https://symbolreader.net/2015/02/23/jung-on-alchemy-2-the-mandala/

https://symbolreader.net/2015/03/22/jung-on-alchemy-3-meditation-and-imagination/

https://symbolreader.net/2015/04/23/jung-on-alchemy-4-materia-prima-the-one-who-art-all/

https://symbolreader.net/2015/11/22/jung-on-alchemy-5-hermes-the-arcane-interpreter-of-all/

https://symbolreader.net/2016/04/03/jung-on-alchemy-6-sol-and-sulphur-the-fiery-ferment-of-the-souls-hidden-depth/

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21 Responses to Jung on Alchemy (1): The Moist and Earthly Foundation

  1. shoe1000 says:

    Monika
    Thank you so much for such a wonderful piece. Reminds me of what I need to keep considering instead of what I need to keep thinking about. Again thank you so much for your work
    Jim

  2. Greetings, Monika. I appreciate so much about this post — the focus, your writing, the excerpts you chose, and the images as well. Alchemy is a favorite word (though as you know, writers do love and play with words as both vocation and sport, I suspect!), and ‘fecund’ is on my word-play list for my own blog. I appreciate that you included the origin or derivation of the word ‘alchemy’ … knowing the roots can bring a thing, concept or word alive. Thanks for the post. I’ll likely revisit it to read it through again, and I look forward to the others in the series. ~ Jamie

    • Hello, and thank you for a marvelous comment. I really appreciate it. I do rely heavily on etymology – all the time, actually. And I share your love for “fecund” and “alchemy.”

  3. This is wonderful. Thank you 🙂

  4. renatembell says:

    Excellent post, Monika. I look forward to this series!

  5. Pingback: Jung on Alchemy (1): The Moist and Earthly Foundation | lampmagician

  6. Really great post Monika, and I agree that our fallen trees provide nourishment.
    ❤ ❤ ❤

  7. 🙂 Another terrific post, and an auspicious start to your Jung series !

  8. jeanraffa says:

    I love this post and look forward to the series very much. I especially liked the dead tree/regeneration symbolism, which was synchronistically mentioned in my latest post!

  9. “…to live according to the dictates of one’s inner life by tapping into its rich, fertile and dark unconscious roots; how to resist the imposed outside regulations and instead self-regulate from the depths within; …”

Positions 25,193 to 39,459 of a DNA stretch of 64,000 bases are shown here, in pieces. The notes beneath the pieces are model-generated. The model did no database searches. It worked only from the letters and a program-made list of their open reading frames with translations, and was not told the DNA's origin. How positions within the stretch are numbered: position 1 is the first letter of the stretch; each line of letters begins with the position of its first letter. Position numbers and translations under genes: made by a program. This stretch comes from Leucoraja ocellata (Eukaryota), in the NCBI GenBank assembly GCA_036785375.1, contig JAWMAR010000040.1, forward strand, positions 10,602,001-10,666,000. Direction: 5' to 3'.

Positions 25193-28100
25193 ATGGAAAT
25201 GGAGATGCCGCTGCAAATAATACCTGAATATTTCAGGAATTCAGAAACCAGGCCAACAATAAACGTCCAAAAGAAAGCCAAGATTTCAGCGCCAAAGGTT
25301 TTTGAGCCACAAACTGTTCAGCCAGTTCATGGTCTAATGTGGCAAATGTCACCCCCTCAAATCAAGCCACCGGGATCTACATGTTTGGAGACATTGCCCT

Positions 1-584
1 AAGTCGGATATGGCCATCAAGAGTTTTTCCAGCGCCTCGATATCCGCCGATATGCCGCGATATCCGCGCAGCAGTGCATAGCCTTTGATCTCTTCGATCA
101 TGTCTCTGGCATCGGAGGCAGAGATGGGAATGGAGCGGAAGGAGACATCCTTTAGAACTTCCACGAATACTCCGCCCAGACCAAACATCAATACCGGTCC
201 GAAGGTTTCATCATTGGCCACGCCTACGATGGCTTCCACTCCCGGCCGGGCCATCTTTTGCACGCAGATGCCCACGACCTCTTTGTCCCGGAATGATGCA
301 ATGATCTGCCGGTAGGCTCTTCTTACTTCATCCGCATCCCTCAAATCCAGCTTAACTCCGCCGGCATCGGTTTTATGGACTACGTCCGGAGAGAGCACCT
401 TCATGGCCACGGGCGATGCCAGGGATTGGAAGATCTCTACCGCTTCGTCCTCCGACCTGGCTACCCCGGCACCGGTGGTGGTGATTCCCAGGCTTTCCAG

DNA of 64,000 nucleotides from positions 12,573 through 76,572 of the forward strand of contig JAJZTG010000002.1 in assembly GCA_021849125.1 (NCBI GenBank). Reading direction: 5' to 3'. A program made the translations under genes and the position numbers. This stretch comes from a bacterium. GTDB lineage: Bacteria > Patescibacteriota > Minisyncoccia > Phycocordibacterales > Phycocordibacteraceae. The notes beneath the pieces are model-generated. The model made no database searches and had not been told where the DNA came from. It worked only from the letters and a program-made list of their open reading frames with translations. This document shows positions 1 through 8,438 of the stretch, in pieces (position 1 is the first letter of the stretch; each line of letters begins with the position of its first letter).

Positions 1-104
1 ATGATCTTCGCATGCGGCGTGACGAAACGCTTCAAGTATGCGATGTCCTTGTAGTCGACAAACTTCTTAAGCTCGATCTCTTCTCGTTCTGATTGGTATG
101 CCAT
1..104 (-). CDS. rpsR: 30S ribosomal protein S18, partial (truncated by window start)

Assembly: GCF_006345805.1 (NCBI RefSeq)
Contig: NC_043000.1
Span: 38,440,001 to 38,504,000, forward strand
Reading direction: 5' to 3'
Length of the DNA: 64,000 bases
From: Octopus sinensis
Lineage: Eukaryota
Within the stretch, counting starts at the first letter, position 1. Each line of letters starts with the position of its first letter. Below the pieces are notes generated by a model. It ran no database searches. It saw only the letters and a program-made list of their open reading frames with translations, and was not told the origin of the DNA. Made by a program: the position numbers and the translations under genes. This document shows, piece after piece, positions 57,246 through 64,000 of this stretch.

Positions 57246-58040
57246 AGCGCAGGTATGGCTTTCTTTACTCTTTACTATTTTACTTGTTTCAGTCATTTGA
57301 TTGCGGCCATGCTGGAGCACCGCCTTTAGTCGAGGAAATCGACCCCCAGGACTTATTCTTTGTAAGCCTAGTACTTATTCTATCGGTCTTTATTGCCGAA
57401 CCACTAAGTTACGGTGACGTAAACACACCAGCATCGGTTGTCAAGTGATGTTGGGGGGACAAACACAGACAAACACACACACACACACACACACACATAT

One of the many advantages of growing older, and accepting this process, is that one can look back and see defining patterns which have shaped one’s life from the outset. I realise that the above statement sums up the essence of how I have lived mine. Thank you for this affirmation!

    I truly appreciate your blog and have just included it in my RSS feed.

  10. ptero9 says:

    Dear Monika,

    There is an irony here in that the grounding, and how it feeds us, sometimes is the last thing to be recognized. It’s often much easier to see the feeding that comes from of the loftiness of our ideals.

    Alchemy reverses whatever it is we believe to be our normal. It is the art of standing on our heads and seeing the world upside down, and therefore, for many of us, right side up.

    The fluid transformation might be the thickening that the salt brings – so necessary for slowing the loose, slippery ideals into a deepening of felt experience. How else will we recognise the bigger picture, how common we can be, and how particular our fate still awaits us?

    Forgive me. I could not jump right in and comment upon first reading, but needed to slowly absorb (and still need to do that), precisely, for the mystery that Jung speaks of. How quickly the mind wants to grasp and be done with that mystery as if we could be done with it.

    This living out of what calls to us, as it rubs against the abrupt quickness of the world, seems never to be finished. I could hole up, never to make contact with another soul again. Then would my calling truly speak me at last? Could I then hear it? I don’t think so. We’re born as one among many, and as hard as that is sometimes to bear, the more I practice seeing in others what I know to be a common experience, the less I feel taunted by the need to be outside of that. For each of us, ultimately cannot help but to live as humans do, in some in-between state of self and other. There’s no escaping the tension inherent in our existance. I think Jung knew this and wanted us to honor that, yes? Each in our own particularity; our own mode of expression.

    Okay, sorry for going on here…

    Great post! I am looking forward to your series!

    Love,
    Debra

    • Dear Debra,
      Thank you. You always confirm and expand on so many of my own thoughts and intuitions (if I can dare to be so presumptuous). Grounding is something I am quite passionately working on right now with the transiting Saturn in my fourth house. I feel like I am going back to basics, trying to get rid of all the unnecessary trimmings. Perhaps I do not say this enough but I really appreciate the deliberateness and rootedness of all your comments, and I always look forward to receiving them. Ah, and the tension between self and other – that is the rub.
      Thank you so much for “going on here.”
      Love,
      Monika